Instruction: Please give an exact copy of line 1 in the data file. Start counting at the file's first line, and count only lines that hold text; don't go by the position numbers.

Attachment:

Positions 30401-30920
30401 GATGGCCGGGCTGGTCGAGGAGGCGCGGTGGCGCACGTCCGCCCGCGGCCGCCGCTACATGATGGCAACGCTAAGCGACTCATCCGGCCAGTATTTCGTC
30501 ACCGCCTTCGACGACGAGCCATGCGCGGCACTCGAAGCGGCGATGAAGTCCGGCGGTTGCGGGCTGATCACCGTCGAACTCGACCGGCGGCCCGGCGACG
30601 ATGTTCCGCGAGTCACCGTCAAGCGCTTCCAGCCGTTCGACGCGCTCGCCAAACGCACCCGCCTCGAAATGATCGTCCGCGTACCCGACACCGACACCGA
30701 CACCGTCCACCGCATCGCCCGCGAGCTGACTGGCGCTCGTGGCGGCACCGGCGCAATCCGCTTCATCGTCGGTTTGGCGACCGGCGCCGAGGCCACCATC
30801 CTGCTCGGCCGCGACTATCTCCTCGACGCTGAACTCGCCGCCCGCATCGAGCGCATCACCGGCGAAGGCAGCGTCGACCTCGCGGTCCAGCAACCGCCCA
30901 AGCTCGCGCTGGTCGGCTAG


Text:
Positions 30401-30920